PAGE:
Senator ABETZ —What I am tracking is that in 2010 through to, if my eyesight is correct, about 2023 we see a significant jump of, in rough terms, $50, which is virtually a doubling of the cost. But if you project it out into the never-never, 2050, the total is in fact only about a $60 increase. If you average it out over those 40 years, the impact might not look as stark, but the reality is that there is a huge cliff to climb, if I can use that term, for the economy in about the first decade or first 1½ decades, and that is where the real economic impact is going to be, if I might say, very significant. What do you say to those people who are so anxious to spin it out and tell us about what the impact would be over the years to 2050 as opposed to telling us what the real impact is going to be in the first decade or first 1½ decades?

Mr Price —You are dead right, it is true that the price effects are more pronounced after the first 10 years. The reason is that that reflects when the absolute emissions have to come down, so the task at hand actually gets harder and harder. To slow the growth of emissions is one thing but to actually reverse it is another one altogether.

That corresponds pretty much with the rapid rise in prices, because it is actually trying to turn the absolute emissions over. The logic of this is that there will be more technology available in 15 to 20 years, and that will tend to flatten the price. But of course if technology gets much cheaper then the price in effect will be much less, or if the supply of that technology is more constrained—for example, we do not have carbon capture and storage or we cannot get the assumed level of forestry sequestration—then those prices will be much higher.

Senator ABETZ —Let me identify myself as being somewhat a sceptic when it comes to modelling in particular, especially the further out we get, because of all the variables that might come into the scene. For instance, somebody trying to model the economy even 20 years ago would not have taken into account the advent of computers, how they have just taken over and the impact they have had. The modelling that we have had put to us is usually based on the overall GDP impact, which up until the year 2050 will only be 0.1 per cent, 0.2 per cent or some other marginal percentage. That might be right if it is evened out over 40 years. Are you able to shed any light on the impact over that first decade or first 1½ decades? Will we have a similar ramp-up of the impact on GDP in that first decade which will then ease off?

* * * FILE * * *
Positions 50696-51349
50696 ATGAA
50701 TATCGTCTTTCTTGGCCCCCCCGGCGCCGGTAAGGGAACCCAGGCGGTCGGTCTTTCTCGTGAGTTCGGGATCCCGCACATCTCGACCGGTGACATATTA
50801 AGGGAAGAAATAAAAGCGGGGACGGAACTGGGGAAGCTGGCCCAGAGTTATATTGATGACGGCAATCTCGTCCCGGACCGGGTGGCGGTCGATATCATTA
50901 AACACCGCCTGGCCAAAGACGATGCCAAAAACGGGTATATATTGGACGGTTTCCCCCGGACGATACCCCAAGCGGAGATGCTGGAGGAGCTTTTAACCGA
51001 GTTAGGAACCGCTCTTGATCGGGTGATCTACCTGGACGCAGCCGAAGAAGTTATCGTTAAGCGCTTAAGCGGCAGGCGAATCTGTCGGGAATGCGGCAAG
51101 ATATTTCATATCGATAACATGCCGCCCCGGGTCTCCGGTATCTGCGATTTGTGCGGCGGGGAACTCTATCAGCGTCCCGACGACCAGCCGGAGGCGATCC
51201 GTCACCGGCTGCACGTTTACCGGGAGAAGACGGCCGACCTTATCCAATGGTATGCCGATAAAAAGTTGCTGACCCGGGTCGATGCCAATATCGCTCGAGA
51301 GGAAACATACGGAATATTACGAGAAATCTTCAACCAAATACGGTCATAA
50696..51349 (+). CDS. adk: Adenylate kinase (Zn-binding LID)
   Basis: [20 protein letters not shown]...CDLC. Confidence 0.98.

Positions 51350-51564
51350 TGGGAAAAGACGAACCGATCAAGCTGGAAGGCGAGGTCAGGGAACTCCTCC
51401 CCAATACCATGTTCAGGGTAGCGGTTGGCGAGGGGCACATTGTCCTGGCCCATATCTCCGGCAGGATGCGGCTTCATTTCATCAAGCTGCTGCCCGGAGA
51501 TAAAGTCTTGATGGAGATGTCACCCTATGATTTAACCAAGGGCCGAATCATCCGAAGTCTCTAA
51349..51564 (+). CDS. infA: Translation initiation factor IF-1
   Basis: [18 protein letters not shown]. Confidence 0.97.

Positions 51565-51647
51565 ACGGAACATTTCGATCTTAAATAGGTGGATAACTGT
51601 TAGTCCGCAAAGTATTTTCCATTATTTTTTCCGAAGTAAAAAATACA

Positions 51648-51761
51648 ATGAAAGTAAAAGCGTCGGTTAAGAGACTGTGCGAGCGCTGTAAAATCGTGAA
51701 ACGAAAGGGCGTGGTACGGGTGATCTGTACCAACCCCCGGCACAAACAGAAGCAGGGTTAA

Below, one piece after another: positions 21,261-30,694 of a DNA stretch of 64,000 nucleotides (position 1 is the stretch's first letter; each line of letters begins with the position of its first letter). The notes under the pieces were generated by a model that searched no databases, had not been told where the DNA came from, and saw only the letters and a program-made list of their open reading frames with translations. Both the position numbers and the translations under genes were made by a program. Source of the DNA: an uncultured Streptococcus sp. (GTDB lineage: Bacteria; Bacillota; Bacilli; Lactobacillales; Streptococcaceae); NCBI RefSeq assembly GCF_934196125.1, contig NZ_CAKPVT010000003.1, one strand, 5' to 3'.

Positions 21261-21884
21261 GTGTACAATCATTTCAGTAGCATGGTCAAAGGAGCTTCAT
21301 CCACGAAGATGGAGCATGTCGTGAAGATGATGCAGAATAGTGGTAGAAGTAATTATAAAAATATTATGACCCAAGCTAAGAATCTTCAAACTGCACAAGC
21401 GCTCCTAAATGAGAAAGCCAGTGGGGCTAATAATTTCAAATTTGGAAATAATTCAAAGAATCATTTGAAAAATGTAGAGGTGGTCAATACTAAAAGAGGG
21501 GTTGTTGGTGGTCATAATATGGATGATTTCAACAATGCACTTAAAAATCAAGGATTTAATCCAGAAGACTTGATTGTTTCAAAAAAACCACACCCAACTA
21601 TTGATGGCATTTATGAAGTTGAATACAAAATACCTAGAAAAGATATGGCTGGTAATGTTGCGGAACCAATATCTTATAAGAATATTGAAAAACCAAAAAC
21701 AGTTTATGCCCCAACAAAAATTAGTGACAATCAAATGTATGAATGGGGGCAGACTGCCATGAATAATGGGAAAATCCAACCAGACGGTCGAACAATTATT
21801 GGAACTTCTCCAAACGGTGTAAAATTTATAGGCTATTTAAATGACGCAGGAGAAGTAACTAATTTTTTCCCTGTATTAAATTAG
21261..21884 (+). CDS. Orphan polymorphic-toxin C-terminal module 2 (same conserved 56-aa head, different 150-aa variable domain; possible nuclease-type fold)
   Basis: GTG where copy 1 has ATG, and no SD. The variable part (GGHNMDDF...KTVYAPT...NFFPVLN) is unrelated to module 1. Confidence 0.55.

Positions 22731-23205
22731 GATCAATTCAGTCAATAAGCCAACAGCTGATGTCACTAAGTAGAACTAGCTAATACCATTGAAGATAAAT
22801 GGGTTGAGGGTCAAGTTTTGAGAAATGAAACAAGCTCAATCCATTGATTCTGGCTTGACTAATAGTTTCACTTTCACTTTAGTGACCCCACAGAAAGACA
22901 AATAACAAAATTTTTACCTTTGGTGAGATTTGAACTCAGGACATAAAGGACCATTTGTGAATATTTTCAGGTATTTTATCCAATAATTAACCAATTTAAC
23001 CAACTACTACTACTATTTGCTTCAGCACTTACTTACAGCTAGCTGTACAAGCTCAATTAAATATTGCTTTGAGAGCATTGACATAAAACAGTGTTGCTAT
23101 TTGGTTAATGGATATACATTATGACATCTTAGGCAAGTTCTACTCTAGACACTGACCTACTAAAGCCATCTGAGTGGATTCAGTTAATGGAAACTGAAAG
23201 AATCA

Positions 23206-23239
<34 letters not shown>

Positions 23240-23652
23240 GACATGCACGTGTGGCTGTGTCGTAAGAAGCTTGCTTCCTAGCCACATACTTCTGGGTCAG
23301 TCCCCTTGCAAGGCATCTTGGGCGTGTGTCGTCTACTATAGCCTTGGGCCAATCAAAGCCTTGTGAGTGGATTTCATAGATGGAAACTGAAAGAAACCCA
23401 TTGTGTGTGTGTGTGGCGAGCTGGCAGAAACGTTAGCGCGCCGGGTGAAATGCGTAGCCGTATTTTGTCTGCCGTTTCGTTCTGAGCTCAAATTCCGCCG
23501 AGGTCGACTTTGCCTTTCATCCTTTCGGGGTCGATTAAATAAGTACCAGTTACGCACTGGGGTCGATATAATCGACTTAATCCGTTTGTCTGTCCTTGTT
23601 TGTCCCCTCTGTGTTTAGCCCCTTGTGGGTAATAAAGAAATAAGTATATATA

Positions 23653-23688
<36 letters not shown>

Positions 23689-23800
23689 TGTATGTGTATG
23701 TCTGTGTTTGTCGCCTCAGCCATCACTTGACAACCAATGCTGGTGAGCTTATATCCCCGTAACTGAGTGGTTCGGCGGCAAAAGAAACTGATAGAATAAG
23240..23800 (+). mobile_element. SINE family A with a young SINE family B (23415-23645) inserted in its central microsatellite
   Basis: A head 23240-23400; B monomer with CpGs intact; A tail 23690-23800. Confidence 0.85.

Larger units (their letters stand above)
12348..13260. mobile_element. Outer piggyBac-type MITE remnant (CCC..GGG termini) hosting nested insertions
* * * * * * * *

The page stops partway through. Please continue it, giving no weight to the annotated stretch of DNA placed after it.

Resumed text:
Mr Price —Yes. First up, let me say I have the same scepticism about modelling. We do a lot of it, so I know how much caution you should apply to it—to everybody’s, including our own. Our interest here was first of all to demonstrate a relative effect between different schemes. Even if you did not believe the absolute numbers, I think what is really instructive here is the relative difference between these prices. That is one thing.

Electricity modelling is not for the fainthearted, but macroeconomic modelling is even more fraught, and we do a lot of it—and we have done lot of this for the CPRS. We use the same model as the Commonwealth Treasury, MMRF, and work with the Monash people, so is not a war of models. The way these models work is that, by and large, people concentrate on the long-term adjustment. So the way that the government report it is the way that all treasuries report these models: they look at long-term adjustment. But the reality is that the economy is nowhere near as flexible as modelled by the Commonwealth Treasury or by us. The economy responds relatively seamlessly and structurally adjusts without very much cost. So it is just not realistic.